Moving Telescopes to Orbit Does Not Outrun Satellite Constellations

Title: The impact of satellite trails on Hubble Space Telescope observations

Authors: Sandor Kruk, Pablo García-Martín, Marcel Popescu, Ben Aussel, Steven Dillmann, Megan E. Perks, Tamina Lund, Bruno Merín, Ross Thomson, Samet Karadag, Mark J. McCaughrean

First Author’s Institution: Max-Planck Institute for Extraterrestral Physics (MPE), Garching bei München, Germany

Status: Published in Nature Astronomy [open access]

Satellite constellations, or large clusters of satellites in our low Earth orbit (LEO; an altitude <20,000 km from Earth’s surface), streak across science images, potentially ruining observations and rendering distant astrophysical sources nearly unmeasurable. A common response to these issues raised by astronomers is to move observational equipment to LEO as well. Today’s paper covers exactly such a case, in which the Hubble Space Telescope (HST; currently in orbit 538 km above the Earth) still suffers the effects of satellite streaks. This study, the first of its kind, scans the archive of Hubble measurements from 2002–2021.

The Need

As more satellites crowd our low Earth orbit, astronomers are voicing concern about the impacts on astronomy, and whether or not it will be possible to continue to observe the sky from Earth. In this sense, today’s authors report that “observations affected by artificial satellites can become unusable for scientific research,” (italics added by Astrobite author).

This news can be disheartening, as decades of careers, budgets, and collaborations align to produce scientific instruments and observing campaigns, often on a budget. As the authors point out, redirected scientific efforts to satellite mitigation are growing to cover “costly infrastructures and mitigation efforts.”

As more satellites join LEO, a baseline for comparison becomes more valuable to enable future studies monitoring the impact of satellite megaconstellations on space-based astronomy. Today’s authors search HST archival images from 2002 to 2021 to uncover what percentage of images have been streaked and how that number changes over time.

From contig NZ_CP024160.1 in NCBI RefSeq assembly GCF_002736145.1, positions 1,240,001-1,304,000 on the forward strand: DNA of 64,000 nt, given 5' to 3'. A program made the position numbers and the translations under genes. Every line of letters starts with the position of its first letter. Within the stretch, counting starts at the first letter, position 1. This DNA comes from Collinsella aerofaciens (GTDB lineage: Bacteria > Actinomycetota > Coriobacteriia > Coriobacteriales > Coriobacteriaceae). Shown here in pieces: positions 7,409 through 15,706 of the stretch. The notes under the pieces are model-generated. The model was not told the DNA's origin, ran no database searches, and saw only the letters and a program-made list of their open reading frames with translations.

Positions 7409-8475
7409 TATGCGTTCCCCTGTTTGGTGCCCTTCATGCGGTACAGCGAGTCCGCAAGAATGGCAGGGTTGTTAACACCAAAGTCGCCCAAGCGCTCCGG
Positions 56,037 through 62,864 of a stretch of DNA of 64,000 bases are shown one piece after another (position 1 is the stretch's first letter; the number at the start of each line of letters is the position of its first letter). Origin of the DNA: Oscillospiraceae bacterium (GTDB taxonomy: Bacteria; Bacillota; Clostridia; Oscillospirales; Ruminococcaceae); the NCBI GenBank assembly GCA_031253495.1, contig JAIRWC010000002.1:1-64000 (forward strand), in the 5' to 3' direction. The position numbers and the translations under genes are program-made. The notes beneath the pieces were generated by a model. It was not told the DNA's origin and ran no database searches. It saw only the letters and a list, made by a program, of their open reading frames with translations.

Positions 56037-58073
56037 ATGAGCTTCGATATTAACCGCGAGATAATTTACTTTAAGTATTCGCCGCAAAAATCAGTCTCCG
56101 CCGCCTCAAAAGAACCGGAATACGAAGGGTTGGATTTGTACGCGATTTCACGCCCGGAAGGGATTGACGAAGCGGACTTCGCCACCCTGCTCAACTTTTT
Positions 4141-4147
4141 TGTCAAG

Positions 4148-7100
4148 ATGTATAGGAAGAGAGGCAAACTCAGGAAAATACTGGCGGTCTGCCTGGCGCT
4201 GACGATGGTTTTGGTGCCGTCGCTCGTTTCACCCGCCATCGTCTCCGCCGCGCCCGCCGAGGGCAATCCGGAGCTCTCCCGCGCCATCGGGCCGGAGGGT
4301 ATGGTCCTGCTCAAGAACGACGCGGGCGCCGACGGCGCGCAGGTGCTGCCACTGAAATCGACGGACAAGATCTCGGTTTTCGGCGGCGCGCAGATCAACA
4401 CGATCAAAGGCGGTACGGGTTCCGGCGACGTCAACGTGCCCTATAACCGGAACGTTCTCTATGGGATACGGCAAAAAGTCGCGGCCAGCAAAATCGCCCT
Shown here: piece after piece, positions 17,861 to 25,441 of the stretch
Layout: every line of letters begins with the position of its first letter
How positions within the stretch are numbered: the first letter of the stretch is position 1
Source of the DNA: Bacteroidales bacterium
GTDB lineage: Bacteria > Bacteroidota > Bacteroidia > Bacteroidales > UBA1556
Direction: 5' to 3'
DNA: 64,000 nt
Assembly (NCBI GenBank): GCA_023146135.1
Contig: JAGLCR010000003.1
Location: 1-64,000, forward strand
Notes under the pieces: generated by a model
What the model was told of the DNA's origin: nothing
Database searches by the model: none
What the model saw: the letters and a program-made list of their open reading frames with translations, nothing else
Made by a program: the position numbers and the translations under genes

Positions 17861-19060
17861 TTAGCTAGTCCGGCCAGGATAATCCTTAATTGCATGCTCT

The size of the streak in HST data varies depending on the satellites’ locations. Those in the upper portion of LEO (defined as 1,000 to 2,000 km by the authors) will be more visible to HST more often, as the camera’s field of view covers more of these orbits. Therefore, satellites in this range will appear more frequently in the data. Their great distance from the craft means their streaks are narrower, as shown in Figure 1a (top left and middle). Conversely, satellites closer to HST’s orbit, though less frequently interrupting, will have wide streaks across the data (Figure 1a, top right). Though a spread of 2,000 km may seem like a wide berth for satellites to occupy LEO, one of the main Starlink shells sits at 550km from Earth’s surface— a mere 12 km above HST. The authors calculate that the satellites will produce a streak of 120 pixels across the Advanced Camera for Surveys (ACS) onboard, impacting the science achievable with the data taken. 

Figure 1: Examples provided by today’s paper. The portion marked “a” represents a single exposure (about 11min), while “b” shows imperfectly removed trails in images that have been stacked (about 35 mins). (Figure 1 in today’s paper.)

Sifting Out the Streaks

The authors further compare two different machine learning (ML) methods of satellite streak identification and two types of HST images: individual exposures (~11min) and composite (stacked) images (~35 min) available in the eHST archives.

The first ML algorithm is one that already exists in the field, DrizzlePac, historically applied to reject cosmic rays (mysterious, stray high-energy particles that occupy their very own field of study; learn more about them in this recent Bite). The ML model is a “binary classifier,” meaning it simply accepts or rejects images based on a defined criterion. While this method was good at identifying satellite streaks in archival individual exposures (of 114,607 HST images, it found 3,157 individual exposures contained satellite trails, of which only 205 cases were not correctly identified), the authors found this method was not easily amended to remove satellite trails, as larger artifacts were much larger than cosmic rays (as shown in the examples in Fig. 1b).